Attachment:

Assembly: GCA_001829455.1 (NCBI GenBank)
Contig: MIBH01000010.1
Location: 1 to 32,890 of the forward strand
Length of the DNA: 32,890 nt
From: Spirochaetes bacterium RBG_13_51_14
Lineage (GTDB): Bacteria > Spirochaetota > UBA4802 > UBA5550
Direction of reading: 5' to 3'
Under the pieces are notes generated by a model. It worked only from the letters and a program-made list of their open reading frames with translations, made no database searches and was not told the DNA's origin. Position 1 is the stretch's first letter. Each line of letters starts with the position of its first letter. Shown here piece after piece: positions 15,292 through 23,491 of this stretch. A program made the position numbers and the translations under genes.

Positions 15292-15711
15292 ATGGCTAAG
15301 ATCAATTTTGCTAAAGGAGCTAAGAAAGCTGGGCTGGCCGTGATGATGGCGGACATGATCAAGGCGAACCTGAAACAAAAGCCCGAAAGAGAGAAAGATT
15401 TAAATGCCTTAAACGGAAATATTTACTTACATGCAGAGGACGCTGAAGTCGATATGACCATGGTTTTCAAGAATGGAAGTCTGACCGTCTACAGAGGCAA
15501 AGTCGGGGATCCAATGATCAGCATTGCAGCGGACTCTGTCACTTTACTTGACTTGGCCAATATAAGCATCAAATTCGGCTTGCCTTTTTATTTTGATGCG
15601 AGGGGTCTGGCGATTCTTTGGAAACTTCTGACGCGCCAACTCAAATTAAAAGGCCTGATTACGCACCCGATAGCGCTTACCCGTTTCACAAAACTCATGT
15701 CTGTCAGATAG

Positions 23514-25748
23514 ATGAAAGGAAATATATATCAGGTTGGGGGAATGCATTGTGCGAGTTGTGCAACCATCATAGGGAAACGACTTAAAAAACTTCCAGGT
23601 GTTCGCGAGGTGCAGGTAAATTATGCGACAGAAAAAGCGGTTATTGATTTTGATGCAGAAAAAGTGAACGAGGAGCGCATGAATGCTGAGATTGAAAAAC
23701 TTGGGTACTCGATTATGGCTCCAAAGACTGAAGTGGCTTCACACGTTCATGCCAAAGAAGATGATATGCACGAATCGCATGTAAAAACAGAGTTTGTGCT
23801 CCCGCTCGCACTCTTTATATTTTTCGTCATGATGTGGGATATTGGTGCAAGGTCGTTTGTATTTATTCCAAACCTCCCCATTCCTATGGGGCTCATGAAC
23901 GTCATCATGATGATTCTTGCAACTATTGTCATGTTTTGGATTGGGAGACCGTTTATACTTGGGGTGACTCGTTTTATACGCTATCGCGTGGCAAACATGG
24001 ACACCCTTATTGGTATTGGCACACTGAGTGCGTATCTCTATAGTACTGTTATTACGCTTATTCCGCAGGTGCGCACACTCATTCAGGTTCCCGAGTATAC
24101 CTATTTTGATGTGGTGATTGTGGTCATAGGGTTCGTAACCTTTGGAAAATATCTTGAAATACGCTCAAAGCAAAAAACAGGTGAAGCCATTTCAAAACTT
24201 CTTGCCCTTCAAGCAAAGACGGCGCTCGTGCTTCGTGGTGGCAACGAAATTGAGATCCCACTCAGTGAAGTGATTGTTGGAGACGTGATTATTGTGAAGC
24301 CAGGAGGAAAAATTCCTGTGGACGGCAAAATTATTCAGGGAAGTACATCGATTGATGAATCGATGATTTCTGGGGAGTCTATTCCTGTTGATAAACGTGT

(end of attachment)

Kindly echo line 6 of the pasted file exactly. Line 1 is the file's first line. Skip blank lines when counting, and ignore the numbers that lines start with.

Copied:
Lineage (GTDB): Bacteria > Spirochaetota > UBA4802 > UBA5550